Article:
The woman who had been a sad little girl came into her garden and, though she wasn’t crying or anything like that, Strimbenork knew, he just knew, she was still sad. Strimbenork’s tiny teeny little heart bumped a sad uneven bumpetty bump bump. A tiny teeny little Gambevink tear ran down his tiny teeny little nose. You may not know this but a Gambevink’s tear is bright green. It’s a little known fact but now you know.

“It’s no good,” said Strimbenork quietly to himself. “It’s no good at all.” He decided he must stop crying and do something. So, he came out from behind the plant and walked up to the woman who had been the sad little girl. He spoke to her softly and then louder. And then louder still. And then he nearly, but not quite, shouted.

“What’s happening,” said Strimbenork to himself, not noticing the little girl now standing next to the woman who was the sad girl he couldn’t make happy.

The little girl looked at him and smiled. Then she winked. “She can’t hear you,” she said.

“What? Why? How?” said Strimbenork.

“She’s a grown up, silly. They can’t, can they?”

“I am silly,” said Strimbenork. “Of course they can’t. It’s only children that can see and hear and talk to Gambevinks like me. What shall we do?”

“About what?” said the little girl who was wearing bright red jeans and a bright red T-shirt and a big bright smile.

“Her. The girl. The woman. Is she – yours?” said Strimbenork.

“Yes,” said the bright red girl. “She’s my auntie. I live with her.”

And so Strimbenork told the bright red happy girl about her auntie when she was a sad little girl. Strimbenork told her the whole story. How she had been so sad. How he couldn’t make her happy. How she was the only one out of his nine hundred and eighty five record of sad children that he couldn’t make happy. How even though he had the best record of all the Gambevinks, he had worried and worried about the bright red happy girl’s auntie.

Strimbenork and the bright red happy girl made a plan.

It was a clever plan.

It was a good plan.

It was a big plan.

But would it work?

Strimbenork and the bright red happy girl met the next day. And then the next. And then the next again. And again. Until they were ready. Ready as they could possibly be.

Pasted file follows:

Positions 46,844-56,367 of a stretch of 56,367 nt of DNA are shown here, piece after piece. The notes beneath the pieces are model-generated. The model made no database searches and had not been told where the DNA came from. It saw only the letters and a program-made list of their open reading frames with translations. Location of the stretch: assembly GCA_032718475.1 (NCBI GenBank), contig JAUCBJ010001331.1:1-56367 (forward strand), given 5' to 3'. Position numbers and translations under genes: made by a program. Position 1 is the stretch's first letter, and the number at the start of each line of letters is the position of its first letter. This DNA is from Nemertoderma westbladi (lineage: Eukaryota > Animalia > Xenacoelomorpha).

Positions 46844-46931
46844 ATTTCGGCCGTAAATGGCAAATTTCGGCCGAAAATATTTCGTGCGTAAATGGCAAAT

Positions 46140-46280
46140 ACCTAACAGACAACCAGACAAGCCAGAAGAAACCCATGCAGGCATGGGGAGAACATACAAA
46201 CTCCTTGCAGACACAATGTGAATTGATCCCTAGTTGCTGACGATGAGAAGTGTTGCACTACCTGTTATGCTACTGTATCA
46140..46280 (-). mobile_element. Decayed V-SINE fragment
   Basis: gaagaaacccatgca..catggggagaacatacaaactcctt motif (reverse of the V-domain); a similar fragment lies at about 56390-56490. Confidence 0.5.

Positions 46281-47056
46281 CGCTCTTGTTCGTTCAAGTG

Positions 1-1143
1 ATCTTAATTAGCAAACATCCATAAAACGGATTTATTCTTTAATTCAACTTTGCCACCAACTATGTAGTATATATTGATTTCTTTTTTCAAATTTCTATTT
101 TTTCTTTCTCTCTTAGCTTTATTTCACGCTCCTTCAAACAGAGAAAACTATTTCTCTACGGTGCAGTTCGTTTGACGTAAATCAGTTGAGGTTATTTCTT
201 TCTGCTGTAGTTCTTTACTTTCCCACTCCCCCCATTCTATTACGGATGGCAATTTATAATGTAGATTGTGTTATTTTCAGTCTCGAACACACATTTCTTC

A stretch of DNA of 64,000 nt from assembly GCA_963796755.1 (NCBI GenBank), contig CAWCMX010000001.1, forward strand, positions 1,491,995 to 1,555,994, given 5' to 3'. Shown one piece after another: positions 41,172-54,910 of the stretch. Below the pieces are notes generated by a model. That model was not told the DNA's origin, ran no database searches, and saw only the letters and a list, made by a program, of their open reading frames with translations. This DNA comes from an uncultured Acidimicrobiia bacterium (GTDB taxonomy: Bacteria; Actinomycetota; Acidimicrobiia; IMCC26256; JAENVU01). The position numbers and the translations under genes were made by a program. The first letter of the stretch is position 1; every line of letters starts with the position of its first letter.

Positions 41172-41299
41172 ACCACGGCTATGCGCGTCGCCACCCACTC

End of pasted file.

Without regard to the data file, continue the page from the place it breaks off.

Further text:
By the way, in case you were wondering, bright red happy girl is called Scarlet. And in case you don’t know, scarlet is a colour. It’s a red colour. And it was a name that suited bright red happy girl very well. Just like Strimbenork suited Strimbenork but that is another story altogether and we haven’t got time to tell that story now.

On the day after the next and the next and the next and all the next days of planning, Strimbenork and Scarlet met very early. It was lucky that it was the summer holidays so Scarlet didn’t have to go to school. It was lucky because they needed the whole day. It was lucky because they had planned so hard. It was lucky because they wanted it to be lucky and they wanted the plan to work.

They made all the preparations just the way they had planned. Auntie did come out a few times and ask Scarlet what she was doing or did she want a drink, or biscuits, or lunch, or all sorts of other things. Scarlet was polite and kind and said thank you very much to everything.

Strimbenork enjoyed the biscuits. They were, in fact, the best biscuits he had ever tasted. Don’t forget, though, he was only two centimetres tall so he couldn’t eat anything like a whole biscuit. The biscuit was bigger and heavier than him.